RUSSIA: Pentecostal Church Liquidated in Far East.

by Geraldine Fagan, Keston News Service, 17 April 2001

On 5 April the Amursk town court liquidated the ‘Victory of Faith’ Full Gospel Church. The church, with some 200 members in the town of Amursk (population approximately 40,000), has 11 daughter churches of between ten and 50 members elsewhere in Khabarovsky Krai (5,300 miles east of Moscow). Since only one of these has managed to register in its own right, they are also affected by the liquidation proceedings. Liquidation appears to be the culmination of local officials’ persistent efforts to restrict the activity of the church, which places a strong emphasis on missionary work.

Filing suit to liquidate the church on 25 January, the Khabarovsky Krai department of justice states that ‘Victory of Faith’ was twice informed of the necessity to reregister by the deadline of 31 December 2000, ‘but the aforementioned religious organisation did not pass the stated procedure.’ Contacted by telephone on 12 April, Svetlana Panchenko of the Khabarovsky Krai department of justice told Keston that the church did attempt to reregister on three occasions – towards the end of 1999, in approximately November 2000 and at the very end of 2000. She suggested to Keston that the case was ‘just like’ that of the independent Baptist church founded by Dan Pollard in the port of Vanino, which is also in Khabarovsky Krai. ‘They are also using a home address as a legal address – that is the only problem,’ she explained to Keston. ‘Their charter and everything else is in order.’

Speaking to Keston by telephone from Amursk on 10 April, ‘Victory of Faith’ pastor Pavel Shlyaga confirmed that the church, first registered on 15 November 1994, had been refused re-registration three times. On the first occasion, he said, numerous minor objections had been raised, of which he had corrected all but the siting of the church’s legal address at his home address, arguing that ‘Russian law has been amended to allow a legal address to be sited at the home address of the legal personality applying to register it.’ No objections were cited with the second rejection on 6 December 2000, which states simply that re-registration is refused ‘in accordance with the law “On Freedom of Conscience and Religious Associations”.’ On the third occasion, according to Shlyaga, entirely petty reasons were given for the refusal, such as the words ‘Amursk town’ in the church’s full title not being placed high enough on the title page. By the time these emendations were given, however, there was no time for the church to make a further attempt before the re-registration deadline.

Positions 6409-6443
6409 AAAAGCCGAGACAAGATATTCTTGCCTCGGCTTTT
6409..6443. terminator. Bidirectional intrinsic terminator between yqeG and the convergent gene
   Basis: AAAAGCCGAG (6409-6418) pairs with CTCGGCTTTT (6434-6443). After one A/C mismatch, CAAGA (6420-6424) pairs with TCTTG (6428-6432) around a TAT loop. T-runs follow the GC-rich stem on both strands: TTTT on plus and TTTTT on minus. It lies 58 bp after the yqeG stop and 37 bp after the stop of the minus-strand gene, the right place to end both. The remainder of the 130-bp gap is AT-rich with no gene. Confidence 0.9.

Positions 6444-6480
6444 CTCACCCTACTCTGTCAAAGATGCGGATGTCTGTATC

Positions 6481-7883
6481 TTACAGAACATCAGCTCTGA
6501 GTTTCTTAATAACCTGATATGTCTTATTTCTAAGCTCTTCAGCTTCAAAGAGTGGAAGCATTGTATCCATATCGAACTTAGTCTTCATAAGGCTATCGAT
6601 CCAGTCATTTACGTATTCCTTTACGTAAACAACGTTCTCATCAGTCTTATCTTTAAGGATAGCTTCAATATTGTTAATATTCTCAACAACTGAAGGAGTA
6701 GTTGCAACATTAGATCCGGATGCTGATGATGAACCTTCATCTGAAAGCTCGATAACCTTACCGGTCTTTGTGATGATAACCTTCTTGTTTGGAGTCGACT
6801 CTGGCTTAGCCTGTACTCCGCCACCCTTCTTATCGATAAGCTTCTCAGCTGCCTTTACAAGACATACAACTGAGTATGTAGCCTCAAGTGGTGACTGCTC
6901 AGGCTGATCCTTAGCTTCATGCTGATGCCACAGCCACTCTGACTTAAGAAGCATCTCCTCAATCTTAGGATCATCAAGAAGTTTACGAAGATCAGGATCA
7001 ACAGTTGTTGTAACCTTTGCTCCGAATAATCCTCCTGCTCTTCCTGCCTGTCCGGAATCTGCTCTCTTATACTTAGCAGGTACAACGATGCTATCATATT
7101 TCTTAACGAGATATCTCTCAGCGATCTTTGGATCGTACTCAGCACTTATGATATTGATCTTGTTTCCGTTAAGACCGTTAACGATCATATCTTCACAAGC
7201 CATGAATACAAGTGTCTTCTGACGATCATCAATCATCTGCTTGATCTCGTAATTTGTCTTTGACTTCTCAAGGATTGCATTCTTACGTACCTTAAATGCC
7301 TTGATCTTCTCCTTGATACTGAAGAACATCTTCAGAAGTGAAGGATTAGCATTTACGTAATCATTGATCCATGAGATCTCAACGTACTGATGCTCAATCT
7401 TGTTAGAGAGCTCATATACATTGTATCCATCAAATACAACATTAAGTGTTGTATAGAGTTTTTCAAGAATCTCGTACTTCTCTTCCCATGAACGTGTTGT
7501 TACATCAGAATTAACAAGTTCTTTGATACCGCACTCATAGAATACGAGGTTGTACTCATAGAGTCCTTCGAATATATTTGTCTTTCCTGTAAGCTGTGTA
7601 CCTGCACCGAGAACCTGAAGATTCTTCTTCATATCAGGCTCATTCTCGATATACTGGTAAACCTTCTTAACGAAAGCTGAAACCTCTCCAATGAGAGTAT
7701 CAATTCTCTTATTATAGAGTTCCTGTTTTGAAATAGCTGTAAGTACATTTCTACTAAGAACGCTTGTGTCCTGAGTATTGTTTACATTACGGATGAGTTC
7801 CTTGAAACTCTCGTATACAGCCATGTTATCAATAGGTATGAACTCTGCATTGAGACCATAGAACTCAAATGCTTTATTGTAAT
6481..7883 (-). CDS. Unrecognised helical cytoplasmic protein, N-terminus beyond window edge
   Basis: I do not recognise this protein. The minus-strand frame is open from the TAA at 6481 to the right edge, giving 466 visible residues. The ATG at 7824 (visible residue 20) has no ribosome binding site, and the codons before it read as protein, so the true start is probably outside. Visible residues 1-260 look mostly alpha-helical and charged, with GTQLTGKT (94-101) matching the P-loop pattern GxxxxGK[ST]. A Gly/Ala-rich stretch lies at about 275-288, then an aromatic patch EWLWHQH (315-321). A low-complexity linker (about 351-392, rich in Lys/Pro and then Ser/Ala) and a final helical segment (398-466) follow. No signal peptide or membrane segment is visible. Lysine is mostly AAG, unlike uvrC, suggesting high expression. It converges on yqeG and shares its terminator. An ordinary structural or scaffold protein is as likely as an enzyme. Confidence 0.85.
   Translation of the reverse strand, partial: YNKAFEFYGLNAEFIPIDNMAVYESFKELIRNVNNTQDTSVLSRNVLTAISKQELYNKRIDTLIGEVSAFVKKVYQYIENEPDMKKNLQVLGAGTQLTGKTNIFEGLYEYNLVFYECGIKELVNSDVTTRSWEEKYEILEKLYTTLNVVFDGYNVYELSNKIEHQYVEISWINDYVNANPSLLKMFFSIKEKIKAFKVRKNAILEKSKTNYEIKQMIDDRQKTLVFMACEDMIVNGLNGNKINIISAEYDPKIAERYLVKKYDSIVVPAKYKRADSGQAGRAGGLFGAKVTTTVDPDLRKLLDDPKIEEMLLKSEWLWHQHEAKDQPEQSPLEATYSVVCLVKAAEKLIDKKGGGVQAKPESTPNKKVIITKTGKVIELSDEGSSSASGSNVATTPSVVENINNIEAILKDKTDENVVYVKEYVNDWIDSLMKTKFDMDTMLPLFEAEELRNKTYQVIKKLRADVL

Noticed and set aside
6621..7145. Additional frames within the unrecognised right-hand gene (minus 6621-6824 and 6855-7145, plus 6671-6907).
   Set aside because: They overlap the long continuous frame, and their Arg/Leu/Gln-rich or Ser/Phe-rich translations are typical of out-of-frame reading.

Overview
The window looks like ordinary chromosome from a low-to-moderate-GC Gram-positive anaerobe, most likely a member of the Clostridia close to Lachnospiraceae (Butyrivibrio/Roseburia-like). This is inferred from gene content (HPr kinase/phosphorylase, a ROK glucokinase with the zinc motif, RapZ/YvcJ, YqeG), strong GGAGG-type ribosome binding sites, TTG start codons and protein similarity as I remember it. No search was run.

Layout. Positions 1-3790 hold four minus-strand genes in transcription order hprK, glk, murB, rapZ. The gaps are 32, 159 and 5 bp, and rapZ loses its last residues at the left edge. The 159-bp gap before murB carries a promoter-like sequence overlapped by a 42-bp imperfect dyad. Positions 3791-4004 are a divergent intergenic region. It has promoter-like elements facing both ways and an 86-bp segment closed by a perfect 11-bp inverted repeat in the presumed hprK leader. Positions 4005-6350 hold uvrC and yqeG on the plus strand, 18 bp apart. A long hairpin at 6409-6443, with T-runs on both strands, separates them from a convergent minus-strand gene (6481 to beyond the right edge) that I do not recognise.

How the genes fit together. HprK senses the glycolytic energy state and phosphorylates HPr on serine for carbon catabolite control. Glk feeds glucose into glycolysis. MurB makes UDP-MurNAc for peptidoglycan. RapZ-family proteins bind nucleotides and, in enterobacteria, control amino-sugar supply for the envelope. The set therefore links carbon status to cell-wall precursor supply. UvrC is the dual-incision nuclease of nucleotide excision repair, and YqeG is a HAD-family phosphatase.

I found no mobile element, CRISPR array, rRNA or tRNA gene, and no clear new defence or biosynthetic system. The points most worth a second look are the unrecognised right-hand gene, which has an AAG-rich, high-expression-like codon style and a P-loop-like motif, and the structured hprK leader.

According to Shlyaga, ‘Victory of Faith’ is currently still able to meet as usual at a House of Culture in Amursk town on the strength of its affiliation to the Pentecostal union led by Sergei Ryakhovsky, which is registered as a centralised religious organisation (CRO) at the federal level. So far, said Shlyaga, the director of the House of Culture has resisted pressure exerted by Khabarovsky Krai plenipotentiary for religious affairs, Viktor Nikulnikov, who, he claims, telephoned her to suggest that she expel the church from the building.

Even once the church is liquidated, Shlyaga is hopeful that it will be able to operate on the basis of its affiliation to a CRO. Asked why such affiliation had apparently not assisted the church’s re-registration application with the Khabarovsky Krai department of justice, Svetlana Panchenko explained to Keston that confirmation of affiliation to a CRO ‘doesn’t mean that we have to reregister in all cases – CRO documentation is only part of what a religious organisation may submit.’ If everything else is in order with its papers and CRO documentation is submitted, maintained Panchenko, a department of justice is obliged to reregister a religious organisation, ‘but not otherwise.’

When Keston asked Viktor Nikulnikov about the activity of ‘Victory of Faith’ on 13 April, he would say only that he did not know whether or not the church was operating. (END)